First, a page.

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Very wet soil problem in backyard!

Posted by Oneiric none (My Page) on
Wed, May 14, 14 at 21:18

Hey guys, I'm still new to these forums and I was hoping to get some help with this problem!

The lawn in question is the side lawns and back yard of my parent's home. When I was living there, I remembered that the side lawns were always very muddy and wet long after rains, and the back yard would also be very wet with water collecting on top of the concrete area in front of the sliding door to the basement. I think a couple of houses drain water to our yard, which is then supposed to drain the water into a smallish ditch. A small river forms after a rain that leads to the ditch/creek area in/near the woods, but the water would always pool up near and on top of the concrete and cause extremely muddy ground conditions.

Heavy rains didn't cause flooding in the basement, but after a heavy snow, the melting water would sometimes cause flooding. My father and I believe that this was because of a combination of the poor drainage in our yard plus an excess of melted snow water from our neighbor's house after she would shovel a path in the snow to allow water to flow off of her yard and then to ours. This would then usually prompt us to similarly shovel a trench from the concrete portion outside the basement down towards the aforementioned ditch.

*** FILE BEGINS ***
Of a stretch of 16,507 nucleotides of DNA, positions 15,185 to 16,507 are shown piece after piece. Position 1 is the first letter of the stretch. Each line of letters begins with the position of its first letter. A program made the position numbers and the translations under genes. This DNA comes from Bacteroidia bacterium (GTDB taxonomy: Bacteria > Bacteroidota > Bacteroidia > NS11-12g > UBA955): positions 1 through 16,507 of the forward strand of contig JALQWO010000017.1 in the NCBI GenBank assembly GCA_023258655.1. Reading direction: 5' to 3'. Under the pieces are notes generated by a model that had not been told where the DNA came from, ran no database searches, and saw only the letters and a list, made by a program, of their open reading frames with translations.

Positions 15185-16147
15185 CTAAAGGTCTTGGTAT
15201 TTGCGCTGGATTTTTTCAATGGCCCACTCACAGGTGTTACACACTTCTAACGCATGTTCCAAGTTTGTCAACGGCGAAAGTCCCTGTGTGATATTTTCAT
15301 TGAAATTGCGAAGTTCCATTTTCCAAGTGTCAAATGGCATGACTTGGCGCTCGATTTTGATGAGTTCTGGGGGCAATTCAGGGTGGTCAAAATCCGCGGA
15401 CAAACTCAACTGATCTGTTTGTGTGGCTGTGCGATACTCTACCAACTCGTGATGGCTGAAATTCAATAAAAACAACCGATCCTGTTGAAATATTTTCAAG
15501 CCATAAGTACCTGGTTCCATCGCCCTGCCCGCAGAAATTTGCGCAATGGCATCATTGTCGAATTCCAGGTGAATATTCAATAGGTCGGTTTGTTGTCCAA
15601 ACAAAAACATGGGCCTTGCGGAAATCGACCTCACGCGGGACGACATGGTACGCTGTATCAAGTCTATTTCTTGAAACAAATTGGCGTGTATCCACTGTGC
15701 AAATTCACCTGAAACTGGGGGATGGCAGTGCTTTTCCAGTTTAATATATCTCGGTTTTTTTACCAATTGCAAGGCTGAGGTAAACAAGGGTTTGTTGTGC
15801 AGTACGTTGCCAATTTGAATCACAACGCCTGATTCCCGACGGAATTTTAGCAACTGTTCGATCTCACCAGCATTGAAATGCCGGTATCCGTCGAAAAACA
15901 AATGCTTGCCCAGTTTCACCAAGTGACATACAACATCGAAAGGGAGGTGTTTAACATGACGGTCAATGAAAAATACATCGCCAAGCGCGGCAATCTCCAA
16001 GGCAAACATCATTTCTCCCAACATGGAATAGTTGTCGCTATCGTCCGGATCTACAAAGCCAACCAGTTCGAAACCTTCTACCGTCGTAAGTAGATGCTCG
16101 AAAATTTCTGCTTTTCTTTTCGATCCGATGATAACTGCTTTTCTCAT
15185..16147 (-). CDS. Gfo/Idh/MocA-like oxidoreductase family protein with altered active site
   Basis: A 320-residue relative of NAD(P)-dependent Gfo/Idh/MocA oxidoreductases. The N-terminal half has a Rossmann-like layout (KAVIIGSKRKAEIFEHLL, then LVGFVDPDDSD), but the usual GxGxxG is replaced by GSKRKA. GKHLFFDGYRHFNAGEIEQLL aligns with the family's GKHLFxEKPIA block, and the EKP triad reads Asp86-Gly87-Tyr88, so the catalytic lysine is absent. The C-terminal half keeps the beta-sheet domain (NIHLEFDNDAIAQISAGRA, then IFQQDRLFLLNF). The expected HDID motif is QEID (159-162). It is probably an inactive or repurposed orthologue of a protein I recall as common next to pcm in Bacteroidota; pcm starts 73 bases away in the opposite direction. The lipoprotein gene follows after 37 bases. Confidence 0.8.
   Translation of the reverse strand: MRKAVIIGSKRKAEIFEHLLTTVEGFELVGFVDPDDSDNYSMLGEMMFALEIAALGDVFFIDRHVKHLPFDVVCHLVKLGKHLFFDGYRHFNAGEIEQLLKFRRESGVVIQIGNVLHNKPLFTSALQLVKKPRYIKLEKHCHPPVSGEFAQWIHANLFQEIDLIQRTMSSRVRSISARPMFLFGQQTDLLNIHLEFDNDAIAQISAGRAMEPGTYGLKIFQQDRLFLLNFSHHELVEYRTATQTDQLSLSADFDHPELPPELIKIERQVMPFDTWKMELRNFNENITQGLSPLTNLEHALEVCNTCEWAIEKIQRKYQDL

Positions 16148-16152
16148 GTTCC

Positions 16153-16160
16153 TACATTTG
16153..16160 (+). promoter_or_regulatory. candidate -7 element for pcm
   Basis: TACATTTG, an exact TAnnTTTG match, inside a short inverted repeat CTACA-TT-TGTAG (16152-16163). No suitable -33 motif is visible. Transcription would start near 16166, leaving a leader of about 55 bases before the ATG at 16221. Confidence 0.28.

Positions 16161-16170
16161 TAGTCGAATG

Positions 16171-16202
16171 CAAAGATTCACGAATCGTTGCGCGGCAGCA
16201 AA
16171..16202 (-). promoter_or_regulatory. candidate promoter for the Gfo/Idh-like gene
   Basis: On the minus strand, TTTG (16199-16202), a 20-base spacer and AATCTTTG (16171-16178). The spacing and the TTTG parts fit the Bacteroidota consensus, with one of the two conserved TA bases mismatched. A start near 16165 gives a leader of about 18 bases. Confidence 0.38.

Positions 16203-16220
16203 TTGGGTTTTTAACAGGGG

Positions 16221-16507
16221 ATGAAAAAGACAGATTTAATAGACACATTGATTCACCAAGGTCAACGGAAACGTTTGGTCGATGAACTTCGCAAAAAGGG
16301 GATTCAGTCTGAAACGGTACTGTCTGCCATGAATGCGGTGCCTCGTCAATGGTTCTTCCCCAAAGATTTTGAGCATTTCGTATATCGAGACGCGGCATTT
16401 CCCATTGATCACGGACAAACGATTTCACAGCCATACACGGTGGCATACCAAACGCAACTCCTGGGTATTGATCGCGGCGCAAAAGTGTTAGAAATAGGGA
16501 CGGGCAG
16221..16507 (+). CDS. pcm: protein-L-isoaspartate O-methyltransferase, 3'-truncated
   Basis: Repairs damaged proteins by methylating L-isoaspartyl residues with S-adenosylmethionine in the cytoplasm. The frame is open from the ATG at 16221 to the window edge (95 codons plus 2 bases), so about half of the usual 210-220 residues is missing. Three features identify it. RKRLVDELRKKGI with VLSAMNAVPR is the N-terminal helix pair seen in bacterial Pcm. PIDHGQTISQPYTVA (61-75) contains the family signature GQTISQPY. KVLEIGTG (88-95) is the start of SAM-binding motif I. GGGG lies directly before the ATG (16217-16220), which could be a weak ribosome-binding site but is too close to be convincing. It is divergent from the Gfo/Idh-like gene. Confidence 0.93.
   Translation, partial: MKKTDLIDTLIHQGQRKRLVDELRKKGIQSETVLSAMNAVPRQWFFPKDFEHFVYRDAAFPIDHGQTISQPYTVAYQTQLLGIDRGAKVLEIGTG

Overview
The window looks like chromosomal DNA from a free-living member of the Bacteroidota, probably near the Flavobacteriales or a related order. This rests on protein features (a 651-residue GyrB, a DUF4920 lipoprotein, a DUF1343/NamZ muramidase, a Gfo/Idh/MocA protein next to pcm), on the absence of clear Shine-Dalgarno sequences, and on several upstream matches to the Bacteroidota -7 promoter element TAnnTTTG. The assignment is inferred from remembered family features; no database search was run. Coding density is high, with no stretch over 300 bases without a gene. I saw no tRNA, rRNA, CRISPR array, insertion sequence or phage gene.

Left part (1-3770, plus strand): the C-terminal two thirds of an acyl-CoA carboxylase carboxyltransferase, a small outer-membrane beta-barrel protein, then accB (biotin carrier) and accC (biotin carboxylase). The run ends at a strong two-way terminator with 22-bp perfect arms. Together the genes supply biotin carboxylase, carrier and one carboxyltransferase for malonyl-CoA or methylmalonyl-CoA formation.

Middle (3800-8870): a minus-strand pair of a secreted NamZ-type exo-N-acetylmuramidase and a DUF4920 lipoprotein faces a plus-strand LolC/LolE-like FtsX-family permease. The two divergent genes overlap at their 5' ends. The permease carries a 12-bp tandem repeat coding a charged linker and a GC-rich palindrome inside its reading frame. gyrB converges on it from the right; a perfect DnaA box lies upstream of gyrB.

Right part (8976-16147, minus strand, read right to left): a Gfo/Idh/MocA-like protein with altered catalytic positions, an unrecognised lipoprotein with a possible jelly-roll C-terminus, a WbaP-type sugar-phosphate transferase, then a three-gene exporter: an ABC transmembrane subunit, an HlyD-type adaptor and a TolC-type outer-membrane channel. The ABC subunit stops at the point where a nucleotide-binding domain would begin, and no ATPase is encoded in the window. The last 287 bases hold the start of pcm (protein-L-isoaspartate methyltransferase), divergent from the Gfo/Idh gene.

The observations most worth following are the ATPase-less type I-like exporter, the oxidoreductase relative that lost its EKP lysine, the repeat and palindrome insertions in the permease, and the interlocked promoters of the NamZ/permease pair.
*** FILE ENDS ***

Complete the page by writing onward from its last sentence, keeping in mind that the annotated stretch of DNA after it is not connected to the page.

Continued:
In the past years, my parents were renting out the house, and the tenants have recently left the house, but the lawn is a total mess. Since we will already be doing considerable work on the house/yard (including possibly killing off the back yard, tilling the soil and adding sand/compost if needed, and reseeding with new grass seed) I wanted to attempt to fix this problem, while also trying to drain out our side and back yards better, reducing the muddy terrain.

I tried doing some research, and at first it looked like a french trench would be a suitable solution, but I just wanted to make sure by asking the pros here on this forum!

Unfortunately, I do not have any pictures on hand, but will be able to take plenty of pictures on saturday. Hopefully, though, my description will give a good enough idea of the problem that some people might be able to throw me some tips!

Thanks in advance for your help guys!
-Alex


Follow-Up Postings:

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RE: Very wet soil problem in backyard!

I think the first thing I would do is to "survey" the yard. Until you know the contours, and the slopes of the yard, you really can not do anything. You may think you know where the slopes are, but over time, they may have changed because some one added a flower bed, the dogs had a favorite shady spot etc.